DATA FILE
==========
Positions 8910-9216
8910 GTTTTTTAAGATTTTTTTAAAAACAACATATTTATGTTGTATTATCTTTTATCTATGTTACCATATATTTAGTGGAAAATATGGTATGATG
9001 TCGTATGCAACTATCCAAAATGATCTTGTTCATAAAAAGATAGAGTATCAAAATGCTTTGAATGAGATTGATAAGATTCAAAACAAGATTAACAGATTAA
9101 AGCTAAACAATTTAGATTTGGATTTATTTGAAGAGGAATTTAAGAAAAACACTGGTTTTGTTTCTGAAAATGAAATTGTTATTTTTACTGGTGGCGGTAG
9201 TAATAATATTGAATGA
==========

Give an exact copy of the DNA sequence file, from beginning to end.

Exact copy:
Positions 8910-9216
8910 GTTTTTTAAGATTTTTTTAAAAACAACATATTTATGTTGTATTATCTTTTATCTATGTTACCATATATTTAGTGGAAAATATGGTATGATG
9001 TCGTATGCAACTATCCAAAATGATCTTGTTCATAAAAAGATAGAGTATCAAAATGCTTTGAATGAGATTGATAAGATTCAAAACAAGATTAACAGATTAA
9101 AGCTAAACAATTTAGATTTGGATTTATTTGAAGAGGAATTTAAGAAAAACACTGGTTTTGTTTCTGAAAATGAAATTGTTATTTTTACTGGTGGCGGTAG
9201 TAATAATATTGAATGA